RICHMOND—The first thing the five founding partners want you to know about Lumin is that it’s not a network, at least not in the conventional sense. The term they prefer is “collaborative,” but as they discuss the purpose of their partnership, they focus on several benefits: the sharing of best practices, professional development opportunities, and—perhaps most intriguing—a research and development lab for advanced public relations ideas.
Lumin was launched this week by five of the nations’s leading mid-sized public relations firms: Carter Ryley Thomas of Richmond, Va.; PainePR of Los Angeles and Orange County; Padilla Speer Beardsley of Minneapolis; Patrice Tanaka & Company, of New York; and Peppercom, also of New York. Between them, the firms have nearly 300 employees, 11 offices and approximately $35 million in fees.
Each of the five firms bring distinctive strengths to the table: CRT is a generalist, but probably best known for its work in life sciences; Padilla has strong business-to-business expertise and an investor relations capability; Paine is known for creative consumer campaigns, with strength in the consumer technology sector; Peppercom is best known for its business-to-business and tech practices but is building an impressive corporate capability; and PT&Co is known as a creative boutique with expertise in cause-related marketing.
But the collaborative is more about cultural compatibility than about building critical mass or extending geographic reach. All five firms have been recognized for creating progressive workplaces, with CRT being named the Best Agency to Work For in two of the previous three years.
“Culture is clearly one of the things that connects us,” says Mark Raper, president of Carter Ryley Thomas. “That’s more important than any other factor. It’s not about creating a national network.” Indeed, PSB is a member of the Worldcom network and PT&Co is in Pinnacle. Both will continue to work through their respective networks.
Adds David Paine, president of PainePR, “This business is not about geography any more. Intellectual property now transcends geography, and we aim to develop some of the industry’s most exciting intellectual property.”
The firms conducted research among clients and other industry experts to learn what clients wanted from their agencies, and came up with four major areas for improvement. Says Raper, “They wanted someone who understood their business and could help them understand their business problems. They wanted access to greater brainpower. They wanted help understanding the next issues impacting their business. And they wanted innovation.”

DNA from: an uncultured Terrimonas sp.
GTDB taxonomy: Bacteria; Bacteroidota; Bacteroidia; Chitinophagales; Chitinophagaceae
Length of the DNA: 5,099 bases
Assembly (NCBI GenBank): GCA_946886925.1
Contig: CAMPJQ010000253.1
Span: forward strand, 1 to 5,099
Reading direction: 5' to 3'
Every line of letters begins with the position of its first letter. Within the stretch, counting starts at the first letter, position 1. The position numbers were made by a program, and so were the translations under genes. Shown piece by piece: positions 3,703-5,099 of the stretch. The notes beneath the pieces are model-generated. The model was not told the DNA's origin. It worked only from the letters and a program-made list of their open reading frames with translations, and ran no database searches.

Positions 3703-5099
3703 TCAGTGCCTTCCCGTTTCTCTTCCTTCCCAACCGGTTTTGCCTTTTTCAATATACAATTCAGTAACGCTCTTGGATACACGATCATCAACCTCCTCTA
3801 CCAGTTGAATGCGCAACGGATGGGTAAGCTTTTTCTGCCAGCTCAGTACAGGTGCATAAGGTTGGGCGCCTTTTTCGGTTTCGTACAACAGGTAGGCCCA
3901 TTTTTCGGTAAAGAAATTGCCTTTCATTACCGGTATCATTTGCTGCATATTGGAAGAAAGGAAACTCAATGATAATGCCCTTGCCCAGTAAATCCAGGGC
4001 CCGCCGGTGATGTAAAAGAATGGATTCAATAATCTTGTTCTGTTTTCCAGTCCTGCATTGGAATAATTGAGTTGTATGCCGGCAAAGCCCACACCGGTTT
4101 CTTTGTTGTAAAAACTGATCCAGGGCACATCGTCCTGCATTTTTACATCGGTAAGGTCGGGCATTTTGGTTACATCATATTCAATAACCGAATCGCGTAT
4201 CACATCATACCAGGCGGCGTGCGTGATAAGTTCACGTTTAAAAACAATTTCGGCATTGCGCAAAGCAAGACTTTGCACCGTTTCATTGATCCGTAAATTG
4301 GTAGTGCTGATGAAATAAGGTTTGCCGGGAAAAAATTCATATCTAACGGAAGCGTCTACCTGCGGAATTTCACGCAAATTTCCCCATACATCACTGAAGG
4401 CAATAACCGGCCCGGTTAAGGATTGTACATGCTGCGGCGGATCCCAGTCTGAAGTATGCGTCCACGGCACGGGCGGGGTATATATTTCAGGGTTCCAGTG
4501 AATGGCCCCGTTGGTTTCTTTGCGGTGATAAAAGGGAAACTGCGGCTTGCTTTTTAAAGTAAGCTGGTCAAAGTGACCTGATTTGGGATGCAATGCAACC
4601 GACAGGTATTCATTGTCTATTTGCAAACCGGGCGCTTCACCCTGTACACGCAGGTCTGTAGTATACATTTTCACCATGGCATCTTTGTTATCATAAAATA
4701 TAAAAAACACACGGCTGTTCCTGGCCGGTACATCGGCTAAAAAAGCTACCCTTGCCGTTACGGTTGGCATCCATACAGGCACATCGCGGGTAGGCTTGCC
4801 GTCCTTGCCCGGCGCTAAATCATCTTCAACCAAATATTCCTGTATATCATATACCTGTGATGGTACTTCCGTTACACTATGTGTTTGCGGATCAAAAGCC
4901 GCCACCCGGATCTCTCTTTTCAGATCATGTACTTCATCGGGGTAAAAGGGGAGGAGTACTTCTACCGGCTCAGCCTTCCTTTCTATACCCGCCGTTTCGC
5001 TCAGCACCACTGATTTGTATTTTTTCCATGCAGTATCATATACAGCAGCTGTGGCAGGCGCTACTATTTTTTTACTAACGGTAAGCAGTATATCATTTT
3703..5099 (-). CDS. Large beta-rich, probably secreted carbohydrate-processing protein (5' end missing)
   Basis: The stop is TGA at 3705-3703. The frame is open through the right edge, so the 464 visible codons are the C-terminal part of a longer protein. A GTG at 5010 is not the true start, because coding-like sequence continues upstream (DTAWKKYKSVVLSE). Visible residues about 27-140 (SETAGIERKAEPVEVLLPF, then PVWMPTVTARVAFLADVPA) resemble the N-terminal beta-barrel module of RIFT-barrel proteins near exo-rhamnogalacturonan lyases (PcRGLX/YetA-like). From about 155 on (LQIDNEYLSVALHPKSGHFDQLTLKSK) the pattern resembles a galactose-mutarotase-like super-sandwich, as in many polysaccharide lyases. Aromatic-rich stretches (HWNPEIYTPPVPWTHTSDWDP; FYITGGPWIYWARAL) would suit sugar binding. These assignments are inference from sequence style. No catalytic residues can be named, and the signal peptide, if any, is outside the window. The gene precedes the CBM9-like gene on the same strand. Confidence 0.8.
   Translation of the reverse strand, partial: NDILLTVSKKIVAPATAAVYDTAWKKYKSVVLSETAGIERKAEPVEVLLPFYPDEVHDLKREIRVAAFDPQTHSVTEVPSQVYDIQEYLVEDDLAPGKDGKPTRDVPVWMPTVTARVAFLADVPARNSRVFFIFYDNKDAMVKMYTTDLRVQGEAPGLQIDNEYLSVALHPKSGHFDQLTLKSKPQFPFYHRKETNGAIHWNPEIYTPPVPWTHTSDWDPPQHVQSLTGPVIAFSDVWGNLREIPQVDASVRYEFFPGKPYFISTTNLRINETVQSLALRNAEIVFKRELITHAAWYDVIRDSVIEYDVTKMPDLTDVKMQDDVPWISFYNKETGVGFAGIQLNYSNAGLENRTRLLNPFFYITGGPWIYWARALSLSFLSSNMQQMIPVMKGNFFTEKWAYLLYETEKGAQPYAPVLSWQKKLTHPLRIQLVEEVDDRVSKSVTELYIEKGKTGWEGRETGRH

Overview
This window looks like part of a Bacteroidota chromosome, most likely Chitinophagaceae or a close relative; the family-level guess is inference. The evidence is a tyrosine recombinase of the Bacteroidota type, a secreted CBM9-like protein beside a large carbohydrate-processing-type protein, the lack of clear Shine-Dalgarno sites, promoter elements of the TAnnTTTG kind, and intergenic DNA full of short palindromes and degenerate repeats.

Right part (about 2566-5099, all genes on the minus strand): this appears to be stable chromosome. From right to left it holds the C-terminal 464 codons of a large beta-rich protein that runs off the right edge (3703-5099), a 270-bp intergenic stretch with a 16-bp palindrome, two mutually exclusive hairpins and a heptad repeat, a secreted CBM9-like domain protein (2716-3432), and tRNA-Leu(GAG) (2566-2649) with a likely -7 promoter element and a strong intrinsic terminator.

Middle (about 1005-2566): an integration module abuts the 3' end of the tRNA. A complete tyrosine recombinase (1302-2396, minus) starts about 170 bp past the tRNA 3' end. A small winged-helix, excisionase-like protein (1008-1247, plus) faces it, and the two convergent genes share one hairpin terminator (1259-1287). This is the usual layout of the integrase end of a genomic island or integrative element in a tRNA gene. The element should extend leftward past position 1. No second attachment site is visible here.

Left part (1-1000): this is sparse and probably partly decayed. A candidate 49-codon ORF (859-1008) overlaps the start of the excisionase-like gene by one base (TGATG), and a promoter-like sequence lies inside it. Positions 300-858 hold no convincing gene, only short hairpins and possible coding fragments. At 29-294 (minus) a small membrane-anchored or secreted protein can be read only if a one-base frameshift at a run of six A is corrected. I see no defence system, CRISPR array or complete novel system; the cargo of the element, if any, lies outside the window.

That innovation will take the form of products that are developed jointly—three are expected to rollout within the next couple of months. Without discussing the specifics of those products, Raper says they will all address specific client needs and will include some offerings that go beyond traditional public relations.
“Where innovation is concerned, we think we have a real competitive advantage over traditionally structured agencies that hinder the sharing of information and talent because of antiquated cultures, profit center mentalities and rigid practice areas,” said Raper. “We intend to rely on a very strong understanding of core business issues—something we as entrepreneurial firms bring to the table—and apply that knowledge to clients’ communications needs.”
In addition to developing new products, the firms will work together to achieve efficiencies in the purchasing arena, pitch together on occasion (although they will still compete when appropriate), and join forces on professional development—something that has already begun with the creation of a new “MBA” training program that will help employees better understand the business of their clients.
Says Ed Moed, a partner at Peppercom, “One of the things we were most interested in was the staff development side of this. We can pool our resources to create more opportunities for our staff, and we can learn from each other’s best practices.”
Each of the five firms will have an equal share in Lumin, which will be governed by a board of directors that includes two representatives from each member firm, as well as consultant Darryl Salerno, former president of Creamer Dickson Basford and its successor firm Magnet Communications, who worked with the firms to set up the new collaborative.
The firms say they are open to accepting new members, if the culture and quality fit is right, and that new members may include not only public relations firms but agencies in related disciplines, including possibly market research.
“We see ourselves as business problem solvers who can find communications solutions to those problems,” says David Paine. “We are interested in partners who can help us develop new solutions.”